The softness of the F950/Viper seems more like a lens issue. I've never liked DigiPrimes.

P.S. The D20 kicks ass, I just wish I could afford to have it as a family camcorder.
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Old July 12th, 2006, 07:50 AM   #7
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Hi Pete,

Good question.

I think the main problem with trying to achieve the "sharpness" of those cameras is that with their high-resolution sensors, they're able to oversample to get HD resolutions.

I know Dalsa is a 2x oversample, the D-20 a 1.5x oversample. By oversampling using a pretty good algorithm, they're able to get more resolution into the frame that we can, that's just a simple matter of physics. It's like making an standard definition DVD from a Hi-Def source . . . even though both are standard definition, the Hi-Def version looks much "sharper".

Of course if you use a very simple algorithm for oversampling, then the resolution benefits are mitigated . . . in fact you may incur aliasing artifacts and moire from the oversampling process rather than the opposite. You have to apply some type of low-pass filtering when you oversample, if not, you're going to get problems, and then oversampling becomes a problem rather than a solution. The best example of this is when you take a sensor and remove the optical low-pass filter . . . you may get more resolution in the frame, but when the pattern of the object you're shooting goes beyond the Nyquist freq of the sensor, and you're getting objects that don't cover an entire pixel, you get nasty aliasing and moire patterns . . . more resolution now becomes a detriment rather than an advantage.

Suffice to say, both Arri and Dalsa are doing low-pass filtering in their oversampling algorithms to get HD resolutions . . . actually Dalsa doesn't do HD resolutions at all, it only does 4K, and then you might use something like a bicubic transform, etc. to get it to HD resolution. So their images look really nice and clean.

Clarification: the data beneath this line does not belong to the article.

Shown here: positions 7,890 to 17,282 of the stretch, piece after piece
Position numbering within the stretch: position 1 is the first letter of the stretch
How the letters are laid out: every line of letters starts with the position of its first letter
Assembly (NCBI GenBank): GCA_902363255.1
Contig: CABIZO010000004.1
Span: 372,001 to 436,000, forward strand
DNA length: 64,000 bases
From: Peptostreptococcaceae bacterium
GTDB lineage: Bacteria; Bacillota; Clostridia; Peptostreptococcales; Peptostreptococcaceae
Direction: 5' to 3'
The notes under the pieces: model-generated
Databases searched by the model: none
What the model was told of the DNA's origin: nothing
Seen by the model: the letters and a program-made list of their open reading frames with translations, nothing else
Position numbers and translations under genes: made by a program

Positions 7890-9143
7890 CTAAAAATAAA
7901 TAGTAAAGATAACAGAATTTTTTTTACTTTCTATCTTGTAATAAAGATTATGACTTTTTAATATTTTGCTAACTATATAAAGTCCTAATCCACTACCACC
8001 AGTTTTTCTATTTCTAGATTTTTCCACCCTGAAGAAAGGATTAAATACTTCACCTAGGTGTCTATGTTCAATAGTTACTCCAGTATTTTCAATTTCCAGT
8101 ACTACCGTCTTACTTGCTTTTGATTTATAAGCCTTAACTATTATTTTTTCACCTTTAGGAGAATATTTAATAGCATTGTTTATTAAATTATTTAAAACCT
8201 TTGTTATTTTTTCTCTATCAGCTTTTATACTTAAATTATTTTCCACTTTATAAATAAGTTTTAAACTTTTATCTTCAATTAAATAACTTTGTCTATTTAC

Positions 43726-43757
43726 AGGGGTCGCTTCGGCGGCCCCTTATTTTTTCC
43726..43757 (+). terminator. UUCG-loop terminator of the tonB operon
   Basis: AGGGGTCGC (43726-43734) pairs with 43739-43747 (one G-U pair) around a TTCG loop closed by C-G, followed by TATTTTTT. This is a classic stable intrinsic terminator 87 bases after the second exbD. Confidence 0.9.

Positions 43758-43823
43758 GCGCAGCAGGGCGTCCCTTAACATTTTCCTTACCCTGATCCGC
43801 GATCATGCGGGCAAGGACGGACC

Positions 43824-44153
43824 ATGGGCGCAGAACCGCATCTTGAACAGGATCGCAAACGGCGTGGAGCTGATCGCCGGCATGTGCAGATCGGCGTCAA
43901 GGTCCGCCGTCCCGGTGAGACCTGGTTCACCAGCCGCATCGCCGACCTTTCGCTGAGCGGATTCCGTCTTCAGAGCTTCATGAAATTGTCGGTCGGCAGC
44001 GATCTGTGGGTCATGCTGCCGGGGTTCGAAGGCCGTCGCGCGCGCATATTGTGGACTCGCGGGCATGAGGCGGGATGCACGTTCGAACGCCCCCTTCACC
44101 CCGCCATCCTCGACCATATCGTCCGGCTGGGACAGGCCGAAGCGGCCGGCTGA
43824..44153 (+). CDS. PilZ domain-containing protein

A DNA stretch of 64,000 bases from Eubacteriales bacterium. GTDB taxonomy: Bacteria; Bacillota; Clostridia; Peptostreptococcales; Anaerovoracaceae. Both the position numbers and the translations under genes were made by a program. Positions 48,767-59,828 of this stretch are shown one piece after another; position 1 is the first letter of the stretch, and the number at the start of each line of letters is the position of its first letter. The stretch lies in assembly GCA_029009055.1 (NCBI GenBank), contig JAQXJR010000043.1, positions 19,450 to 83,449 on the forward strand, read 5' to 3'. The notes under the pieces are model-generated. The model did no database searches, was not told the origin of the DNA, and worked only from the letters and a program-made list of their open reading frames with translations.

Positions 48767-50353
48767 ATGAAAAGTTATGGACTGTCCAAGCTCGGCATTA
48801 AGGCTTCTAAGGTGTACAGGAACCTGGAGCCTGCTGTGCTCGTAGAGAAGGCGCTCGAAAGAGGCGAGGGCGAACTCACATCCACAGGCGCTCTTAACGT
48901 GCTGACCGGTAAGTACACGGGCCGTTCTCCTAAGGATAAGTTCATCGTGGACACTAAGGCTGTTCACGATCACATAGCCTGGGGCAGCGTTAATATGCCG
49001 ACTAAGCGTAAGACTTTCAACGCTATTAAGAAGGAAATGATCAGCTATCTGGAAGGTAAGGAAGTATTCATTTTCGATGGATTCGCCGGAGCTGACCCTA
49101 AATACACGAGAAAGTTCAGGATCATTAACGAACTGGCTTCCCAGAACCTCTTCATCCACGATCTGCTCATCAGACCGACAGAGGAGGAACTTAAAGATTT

I wish I could say we could match them pixel-for-pixel, but the truth is it's probably physically impossible . . . of course there's only so much information you can pack into a HD frame (even if you're oversampling), so I think you would have to look closely to see the differences . . . i.e., it won't be a day-and-night difference between us and them, but there will be differences.

As you've nicely noted though, you can't own either of those cameras . . . ;)
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Old July 12th, 2006, 08:41 AM   #8
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Well the Viper and the F950 don't show much more resolution, at least with these lenses, so they're pretty much out of your way.

The Dalsa show horrible noise after heavy color correction where the SI actually hold up better but show something that apears to be compression artifacts(again, it's really heavy color correction).

I can't wait to try 12bit uncompressed recording, I dont' care how good this algorithm is, it's still 5 times less information.

Edit: I thought that since the Dalsa images were processed by...well Dalsa, I might try proccesing the other images as well.

Apparently the F950 simply doesn't have this resolution but from the Viper images I got sharpess that's really close to the Dalsa.Some small artifacts popped up but they're really hard to see and they look like crappy debayer algorithm.
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Old July 12th, 2006, 10:33 AM   #9
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BTW, Peter, which images are you grading from our camera?

We've made some adjustments to the codec to eliminate certain noise-related artifacts that were cropping up.

Also, I've done both Cineform RAW and Uncompressed, and for everything but green-screening, you really can't tell the difference when you're working with the footage.

Additionally, remember that 12-bit uncompressed doesn't edit in real-time. We record and output to a proprietary format and then re-wrap to DNG sequences which will require importing into After Effects, or pass through a RAW conversion program, and then process those images into a movie file. That can take some time. For instance, at 1 second per frame for rendering (demosaicing), that will take 24 hours to process on shot-hour of footage. The nice thing about DNG's though is that it's an "open" RAW format, meaning there is no licensing required and the spec is completely open for use by anyone.